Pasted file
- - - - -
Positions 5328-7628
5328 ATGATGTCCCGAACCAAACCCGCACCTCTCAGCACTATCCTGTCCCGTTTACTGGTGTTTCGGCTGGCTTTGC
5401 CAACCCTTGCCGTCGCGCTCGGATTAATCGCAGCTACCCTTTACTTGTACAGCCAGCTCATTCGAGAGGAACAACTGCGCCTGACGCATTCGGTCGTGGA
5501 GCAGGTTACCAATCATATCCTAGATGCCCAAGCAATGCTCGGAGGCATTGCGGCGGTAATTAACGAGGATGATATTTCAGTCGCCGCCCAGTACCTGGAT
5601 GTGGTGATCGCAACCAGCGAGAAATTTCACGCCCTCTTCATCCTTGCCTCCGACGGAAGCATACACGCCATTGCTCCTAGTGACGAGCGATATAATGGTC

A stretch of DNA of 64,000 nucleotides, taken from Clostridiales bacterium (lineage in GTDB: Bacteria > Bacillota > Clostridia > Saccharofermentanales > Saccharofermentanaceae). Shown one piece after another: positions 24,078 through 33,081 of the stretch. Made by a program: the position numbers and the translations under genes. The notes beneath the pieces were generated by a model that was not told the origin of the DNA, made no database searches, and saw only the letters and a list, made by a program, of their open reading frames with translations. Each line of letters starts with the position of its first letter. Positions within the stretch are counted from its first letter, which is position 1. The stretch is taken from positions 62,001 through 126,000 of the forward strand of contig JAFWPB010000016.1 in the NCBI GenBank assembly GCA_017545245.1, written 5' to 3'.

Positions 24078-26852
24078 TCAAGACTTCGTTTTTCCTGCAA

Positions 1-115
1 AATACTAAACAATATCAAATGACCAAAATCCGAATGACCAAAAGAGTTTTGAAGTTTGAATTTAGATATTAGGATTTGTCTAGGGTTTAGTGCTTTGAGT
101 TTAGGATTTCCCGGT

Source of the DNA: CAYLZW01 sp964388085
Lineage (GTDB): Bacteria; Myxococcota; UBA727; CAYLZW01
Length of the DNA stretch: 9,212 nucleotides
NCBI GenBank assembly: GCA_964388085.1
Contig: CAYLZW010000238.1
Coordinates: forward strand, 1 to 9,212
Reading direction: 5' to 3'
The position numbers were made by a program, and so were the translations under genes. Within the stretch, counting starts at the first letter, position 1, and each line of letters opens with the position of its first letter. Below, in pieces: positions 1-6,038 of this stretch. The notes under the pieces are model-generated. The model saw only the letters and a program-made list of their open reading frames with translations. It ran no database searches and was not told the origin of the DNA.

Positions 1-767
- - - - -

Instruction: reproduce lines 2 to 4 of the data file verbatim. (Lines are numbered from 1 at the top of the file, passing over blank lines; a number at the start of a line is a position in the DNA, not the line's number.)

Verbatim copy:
5328 ATGATGTCCCGAACCAAACCCGCACCTCTCAGCACTATCCTGTCCCGTTTACTGGTGTTTCGGCTGGCTTTGC
5401 CAACCCTTGCCGTCGCGCTCGGATTAATCGCAGCTACCCTTTACTTGTACAGCCAGCTCATTCGAGAGGAACAACTGCGCCTGACGCATTCGGTCGTGGA
5501 GCAGGTTACCAATCATATCCTAGATGCCCAAGCAATGCTCGGAGGCATTGCGGCGGTAATTAACGAGGATGATATTTCAGTCGCCGCCCAGTACCTGGAT